Can Superdelegates Change Their Candidate?

democratic super delegates in washington

People take part in Washington State Democratic Caucuses at Martin Luther King Elementary School in Seattle. With Bernie Sanders’ big win, will superdelegates switch their support? (Getty)

Can superdelegates who have previously committed to Hillary Clinton change their mind later and support Bernie Sanders? Sanders may be walking away with a big win today, and it’s stirring up conversations about superdelegates. Current projections give him a big win of more than 70 percent in Washington state, which will also bring him many more pledged delegates. But some people are wondering what this means for the superdelegates from Washington state, who can vote for whomever they want. Could the superdelegates who have already “committed” to Clinton change their minds? What about super delegates in other states?

Here’s what you need to know.


Understanding Superdelegates vs. Pledged Delegates

superdelegates

Voters gather for Super Tuesday votes. They select pledged delegates, but superdelegates work differently. (Getty)

Pledged delegates are earned through each candidate’s performance in the primaries and caucuses. Meanwhile, superdelegates are elected officials and party leaders who can support whichever candidate they want. A candidate needs a total of 2,383 delegates to win the Democratic nomination, including pledged delegates and superdelegates. There are 4,051 pledged delegates total and 712 superdelegates. Of the superdelegates, 469 have said they will vote for Clinton at the convention, and 29 have said they will vote for Sanders. That still leaves 214 superdelegates undecided.

Here’s what you need to know.


Superdelegates Can Change Their Minds About the Candidate They’re Supporting

Just because a superdelegate has said they are going to support Clinton or Sanders, it doesn’t mean that they are committed to that decision. In fact, superdelegates can change their minds at any time, up until they actually vote for a candidate during the Democratic Convention.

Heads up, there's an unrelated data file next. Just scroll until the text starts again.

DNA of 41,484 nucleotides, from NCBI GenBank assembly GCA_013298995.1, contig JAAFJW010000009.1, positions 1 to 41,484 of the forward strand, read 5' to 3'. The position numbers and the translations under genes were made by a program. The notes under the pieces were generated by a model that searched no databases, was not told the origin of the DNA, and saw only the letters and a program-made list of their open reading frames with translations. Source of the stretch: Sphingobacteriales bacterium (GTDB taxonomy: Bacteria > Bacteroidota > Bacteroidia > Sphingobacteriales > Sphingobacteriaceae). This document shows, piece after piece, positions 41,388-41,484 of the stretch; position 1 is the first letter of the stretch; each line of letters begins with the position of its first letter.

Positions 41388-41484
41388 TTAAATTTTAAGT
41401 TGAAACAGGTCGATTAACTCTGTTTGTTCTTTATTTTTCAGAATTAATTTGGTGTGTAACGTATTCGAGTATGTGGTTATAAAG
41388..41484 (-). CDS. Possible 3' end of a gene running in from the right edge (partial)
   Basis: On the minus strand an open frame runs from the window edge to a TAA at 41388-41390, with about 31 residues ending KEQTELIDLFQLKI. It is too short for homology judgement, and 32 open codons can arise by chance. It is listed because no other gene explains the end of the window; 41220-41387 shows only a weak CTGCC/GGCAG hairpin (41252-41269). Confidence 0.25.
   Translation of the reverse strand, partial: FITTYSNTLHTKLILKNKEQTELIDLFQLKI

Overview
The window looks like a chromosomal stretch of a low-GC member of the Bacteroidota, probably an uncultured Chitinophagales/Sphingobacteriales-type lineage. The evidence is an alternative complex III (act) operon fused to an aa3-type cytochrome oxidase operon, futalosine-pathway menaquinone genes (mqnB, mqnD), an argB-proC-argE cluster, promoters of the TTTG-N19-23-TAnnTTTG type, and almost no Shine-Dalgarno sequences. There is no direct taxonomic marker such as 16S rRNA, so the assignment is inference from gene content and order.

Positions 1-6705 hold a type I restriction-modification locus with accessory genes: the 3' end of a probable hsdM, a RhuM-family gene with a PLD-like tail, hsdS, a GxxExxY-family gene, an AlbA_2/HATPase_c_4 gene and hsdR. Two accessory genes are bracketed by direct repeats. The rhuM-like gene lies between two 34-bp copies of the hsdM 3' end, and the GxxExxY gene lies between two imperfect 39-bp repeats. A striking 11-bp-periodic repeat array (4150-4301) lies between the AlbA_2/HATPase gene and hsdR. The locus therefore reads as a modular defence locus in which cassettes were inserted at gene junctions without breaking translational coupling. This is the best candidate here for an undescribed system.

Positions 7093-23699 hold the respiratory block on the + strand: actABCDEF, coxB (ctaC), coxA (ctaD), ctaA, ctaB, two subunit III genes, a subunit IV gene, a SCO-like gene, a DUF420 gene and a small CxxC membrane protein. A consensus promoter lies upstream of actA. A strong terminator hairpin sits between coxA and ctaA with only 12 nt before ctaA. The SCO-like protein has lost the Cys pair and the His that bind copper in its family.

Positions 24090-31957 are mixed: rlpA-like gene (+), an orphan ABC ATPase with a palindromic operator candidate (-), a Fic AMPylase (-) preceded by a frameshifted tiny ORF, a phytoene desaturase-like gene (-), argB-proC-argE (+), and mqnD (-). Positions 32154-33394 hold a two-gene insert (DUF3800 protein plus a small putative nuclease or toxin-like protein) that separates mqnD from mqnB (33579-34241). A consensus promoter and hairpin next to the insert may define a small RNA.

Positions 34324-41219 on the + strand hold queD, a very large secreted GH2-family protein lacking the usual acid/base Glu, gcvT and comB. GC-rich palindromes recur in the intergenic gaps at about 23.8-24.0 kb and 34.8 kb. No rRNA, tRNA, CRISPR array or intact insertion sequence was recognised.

Voters Are Asking Washington Superdelegates Who Supported Clinton to Change Their Endorsements

Washington had a total of 17 superdelegates. CNN and other news outlets have projected that Sanders will win the Washington caucus by a huge margin of at least 72 percent. This is prompting some voters to ask the superdelegates who had previously endorsed Clinton to change their minds. According to The Seattle Times, nine endorsed Clinton, seven were undecided, and one was unknown.

In fact, some voters are so passionate about getting the superdelegates to change their affiliation that they’ve started a petition on MoveOn.org. You can read the petition here, which currently has 9,962 signatures.

The superdelegates supporting Clinton, according to the Seattle Times (as of November 2015) were: U.S. Sen. Patty Murray, U.S. Sen. Maria Cantwell, U.S. Rep. Suzan DelBene, U.S. Rep. Denny Heck, Gov. Jay Inslee, U.S. Rep. Derek Kilmer, U.S. Rep. Lick Larsen, U.S. Rep. Jim McDermott, and U.S. Rep. Adam Smith.

The unpledged superdelegates were the Washington state members of the Democratic National Committee, who felt it was their duty to remain unpledged until the precinct caucuses. These are Ed Cote, Juanita Luiz, Sharon Mast, David McDonald, State Democratic Party Chairman Jaxon Ravens, Valerie Brady Rongey, and Lona Wilbur. The last DNC member, Rion Ramirez, couldn’t be reached by The Seattle Times.

In an interview with Rachel Maddow last week, Sanders suggested that voters in the primaries where he won could ask their superdelegates to support the popular vote and endorse him.


Superdelegates Don’t Typically Go Against the Popular Vote

Interestingly, an article by Raw Story suggested that superdelegates won’t typically go against the popular vote. The article quoted David Karol, a professor of government at the University of Maryland and the author of a book about presidential nominations. Karol said there was no historical evidence of superdelegates ultimately voting against a candidate who led the primary and/or caucus. The only time they had a meaningful role was in 1984, when they put Mondale — who was already ahead of his rivals — over the top at the convention. This means that whoever wins most of the pledged delegates, whether it is Clinton or Sanders, the superdelegates will likely vote for that candidate. However, that’s certainly not guaranteed.